True to form, I didn’t make it all the way through Christmas day without having one of my presents taken away from me. You’d think that I would have learned better when I was, oh...say...12 or something, but, nope.
I got great presents this year from family and friends, and I don’t mean to disparage any of their generosity, however, in my family, the coolest and most fun gifts usually come in our stockings. MY family doesn’t give the usual oranges, walnuts, and the $5 fast food certificates in our stockings. We get office supplies, bookmarks, plastic animals, and unknown things that are squishy and beep, hiss, warble, and grunt.
For example, a couple years ago, my mom got a little plastic zebra in her stocking. She had been to Noah’s Ark and fell in love with Evidence to the point where she really wanted a zebra to pat and talk to for her very own. Well, since I’m sure the City of McDonough has some type of zoning ordinance against exotic, wild game being kept in senior adult communities, Santa got her a small plastic zebra for her stocking that year. You’d think it was the real thing. It still stands on the table by her chair and she tells it “good morning” and “good night.” That same year, and every year since, my brother wanted either a monkey or a gun. Knowing the propensity he has for not knowing boundaries, Santa wisely chose a plastic monkey for his stocking. And, there it still sits on the table by his chair...sometimes wandering over to visit the zebra. Really. This is my family.
One more tidbit of background will tell why my family has some type of weird fixation on wildlife, and especially monkeys. I grew up in the area of Grant Park in East Atlanta. It was a very Cleaver-ish neighborhood back in the 1950’s where we kids played outside more than inside, and enjoyed the inexpensive games like Rock School, Swing Statue, and Freeze Tag. However, one nice sunny day, our play was interrupted by a disturbance in the trees above. We looked up and (even more exciting than some alien spaceship), we saw a monkey jumping around in our tree. A real live monkey, escaped from the zoo, was in our backyard! Unfortunately, the zoo people came and took our monkey away, but we’ve all had a desire for another monkey ever since.
So, this year, what to my delight did I find on Christmas morning when I reached into my stocking? A monkey with a cape. How cool is that? You could put two fingers into little sleeves on his front paws, pull back on his tail and back legs, let go, and whoosh! Monkey would sail across the room, howling monkey sounds as it crashed into a wall, the floor, or anyone in the way. My mind began to whir with the possibilities of my flying monkey. The only mistake I made was sharing these possibilities.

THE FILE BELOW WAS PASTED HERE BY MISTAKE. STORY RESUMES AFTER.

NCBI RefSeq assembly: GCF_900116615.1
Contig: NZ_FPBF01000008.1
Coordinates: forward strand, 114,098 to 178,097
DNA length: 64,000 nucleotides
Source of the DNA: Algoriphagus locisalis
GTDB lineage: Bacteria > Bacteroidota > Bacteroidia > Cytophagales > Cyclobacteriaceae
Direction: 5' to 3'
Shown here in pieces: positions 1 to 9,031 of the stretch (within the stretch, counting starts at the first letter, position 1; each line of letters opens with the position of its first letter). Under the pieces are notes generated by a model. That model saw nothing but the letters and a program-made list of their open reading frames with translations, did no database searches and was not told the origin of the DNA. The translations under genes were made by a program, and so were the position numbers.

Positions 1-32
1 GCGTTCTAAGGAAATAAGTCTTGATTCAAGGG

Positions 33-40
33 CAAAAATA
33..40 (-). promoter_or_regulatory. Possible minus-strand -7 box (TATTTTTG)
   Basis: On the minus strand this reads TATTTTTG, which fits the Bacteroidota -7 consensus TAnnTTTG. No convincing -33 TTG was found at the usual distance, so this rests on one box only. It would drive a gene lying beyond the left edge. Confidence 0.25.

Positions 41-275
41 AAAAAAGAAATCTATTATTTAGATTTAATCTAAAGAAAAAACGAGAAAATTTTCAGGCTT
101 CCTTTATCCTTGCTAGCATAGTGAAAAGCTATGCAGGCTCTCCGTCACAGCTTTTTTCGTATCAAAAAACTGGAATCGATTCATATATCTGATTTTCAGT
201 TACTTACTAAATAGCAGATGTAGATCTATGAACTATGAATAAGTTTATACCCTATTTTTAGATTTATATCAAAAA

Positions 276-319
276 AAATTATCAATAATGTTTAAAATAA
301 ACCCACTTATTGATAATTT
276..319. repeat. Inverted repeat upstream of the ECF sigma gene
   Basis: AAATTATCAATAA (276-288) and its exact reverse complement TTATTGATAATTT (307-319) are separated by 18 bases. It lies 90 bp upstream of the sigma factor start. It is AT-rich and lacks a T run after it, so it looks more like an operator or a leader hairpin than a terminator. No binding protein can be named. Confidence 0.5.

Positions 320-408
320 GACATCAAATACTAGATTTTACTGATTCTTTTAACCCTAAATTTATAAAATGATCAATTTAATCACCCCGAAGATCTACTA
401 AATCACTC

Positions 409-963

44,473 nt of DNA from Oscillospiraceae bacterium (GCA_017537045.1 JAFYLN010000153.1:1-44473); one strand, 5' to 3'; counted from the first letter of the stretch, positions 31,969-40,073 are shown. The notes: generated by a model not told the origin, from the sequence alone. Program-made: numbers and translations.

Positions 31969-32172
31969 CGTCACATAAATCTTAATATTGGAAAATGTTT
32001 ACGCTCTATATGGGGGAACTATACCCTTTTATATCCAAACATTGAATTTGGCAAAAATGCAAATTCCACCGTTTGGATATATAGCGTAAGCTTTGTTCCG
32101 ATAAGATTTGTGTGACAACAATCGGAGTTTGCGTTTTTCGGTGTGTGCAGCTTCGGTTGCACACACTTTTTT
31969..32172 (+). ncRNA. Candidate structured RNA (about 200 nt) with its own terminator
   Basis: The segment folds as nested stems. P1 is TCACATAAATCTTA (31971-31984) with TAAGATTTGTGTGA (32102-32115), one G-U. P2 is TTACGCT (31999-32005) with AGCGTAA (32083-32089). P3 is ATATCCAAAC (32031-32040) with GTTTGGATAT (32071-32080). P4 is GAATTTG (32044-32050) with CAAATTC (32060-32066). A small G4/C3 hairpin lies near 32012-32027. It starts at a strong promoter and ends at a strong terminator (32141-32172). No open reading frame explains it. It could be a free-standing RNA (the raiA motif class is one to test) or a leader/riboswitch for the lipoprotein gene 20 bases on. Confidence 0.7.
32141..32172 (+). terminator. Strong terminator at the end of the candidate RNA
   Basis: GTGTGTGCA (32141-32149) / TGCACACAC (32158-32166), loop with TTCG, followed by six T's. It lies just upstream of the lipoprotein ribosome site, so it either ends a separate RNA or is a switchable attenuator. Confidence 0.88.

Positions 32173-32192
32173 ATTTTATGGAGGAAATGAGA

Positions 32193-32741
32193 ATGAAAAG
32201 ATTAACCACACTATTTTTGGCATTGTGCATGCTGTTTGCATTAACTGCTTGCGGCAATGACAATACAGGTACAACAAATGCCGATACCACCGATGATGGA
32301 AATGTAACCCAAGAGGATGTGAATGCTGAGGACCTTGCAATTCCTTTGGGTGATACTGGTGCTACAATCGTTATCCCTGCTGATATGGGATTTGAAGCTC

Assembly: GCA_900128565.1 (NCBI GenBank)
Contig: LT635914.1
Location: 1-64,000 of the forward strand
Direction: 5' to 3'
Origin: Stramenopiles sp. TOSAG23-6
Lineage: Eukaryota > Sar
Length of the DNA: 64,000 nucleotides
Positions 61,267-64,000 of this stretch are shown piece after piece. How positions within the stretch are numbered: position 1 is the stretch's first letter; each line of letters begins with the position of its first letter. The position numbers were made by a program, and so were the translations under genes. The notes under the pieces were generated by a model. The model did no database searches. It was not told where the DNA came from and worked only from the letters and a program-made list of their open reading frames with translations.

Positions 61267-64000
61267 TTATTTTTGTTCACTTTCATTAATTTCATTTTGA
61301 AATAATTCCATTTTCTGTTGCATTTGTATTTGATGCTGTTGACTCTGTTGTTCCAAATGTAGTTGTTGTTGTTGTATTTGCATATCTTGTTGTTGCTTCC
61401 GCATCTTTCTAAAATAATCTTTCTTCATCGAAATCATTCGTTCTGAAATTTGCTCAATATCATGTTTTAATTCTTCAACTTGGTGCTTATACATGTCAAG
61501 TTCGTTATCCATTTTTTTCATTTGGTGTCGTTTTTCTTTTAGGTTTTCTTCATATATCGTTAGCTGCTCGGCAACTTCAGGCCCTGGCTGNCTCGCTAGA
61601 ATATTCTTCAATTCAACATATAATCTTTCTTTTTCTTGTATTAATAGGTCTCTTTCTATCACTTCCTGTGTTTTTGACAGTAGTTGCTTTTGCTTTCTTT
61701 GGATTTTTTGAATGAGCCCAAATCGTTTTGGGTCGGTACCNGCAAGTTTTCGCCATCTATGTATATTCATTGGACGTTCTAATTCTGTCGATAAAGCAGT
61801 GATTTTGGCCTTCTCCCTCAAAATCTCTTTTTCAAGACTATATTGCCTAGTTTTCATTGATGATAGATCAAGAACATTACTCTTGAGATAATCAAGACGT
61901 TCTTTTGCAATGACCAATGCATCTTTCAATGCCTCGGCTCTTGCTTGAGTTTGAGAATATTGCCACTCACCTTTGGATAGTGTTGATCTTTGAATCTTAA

“Hey, wouldn’t it be cool to let the monkey fly down from the balcony during church next Sunday?” “I wonder if I could sail it from the Courthouse toward the Square and see how many people scream and run?” Then, my biggest mistake.
It had just begun to snow and my mom went out on the back deck to look and take some pictures. Unfortunately for all concerned, it was after dark, and our backyard is all woods. Monkey decided to take a flight out of the kitchen door and crash into the brick pillar right by mom’s head and let loose with that howler monkey sound.
About the same time, my mom let loose with her imitation of a howler monkey,ß∑ which quickly turned to the angry mother sound as she scooped up my flying monkey and headed back into the house. Somehow, it seemed a whole lot funnier before it happened. Nor was it funny when she sailed monkey back out the door later in the night and I almost jumped off the deck.
Gosh, I love my flying howler monkey, but most of all I love my mom for giving it to me and for understanding that sometimes her eldest son just has to play with his toys at her expense. For an 80-something-year-old lady, she sure can hop high, though!
Jimmy Cochran is a resident of McDonough, Co-editor of the Times, author, musician, Minister, and all-around cool guy.
(Published originally in The Henry County Times newspaper, McDonough, GA)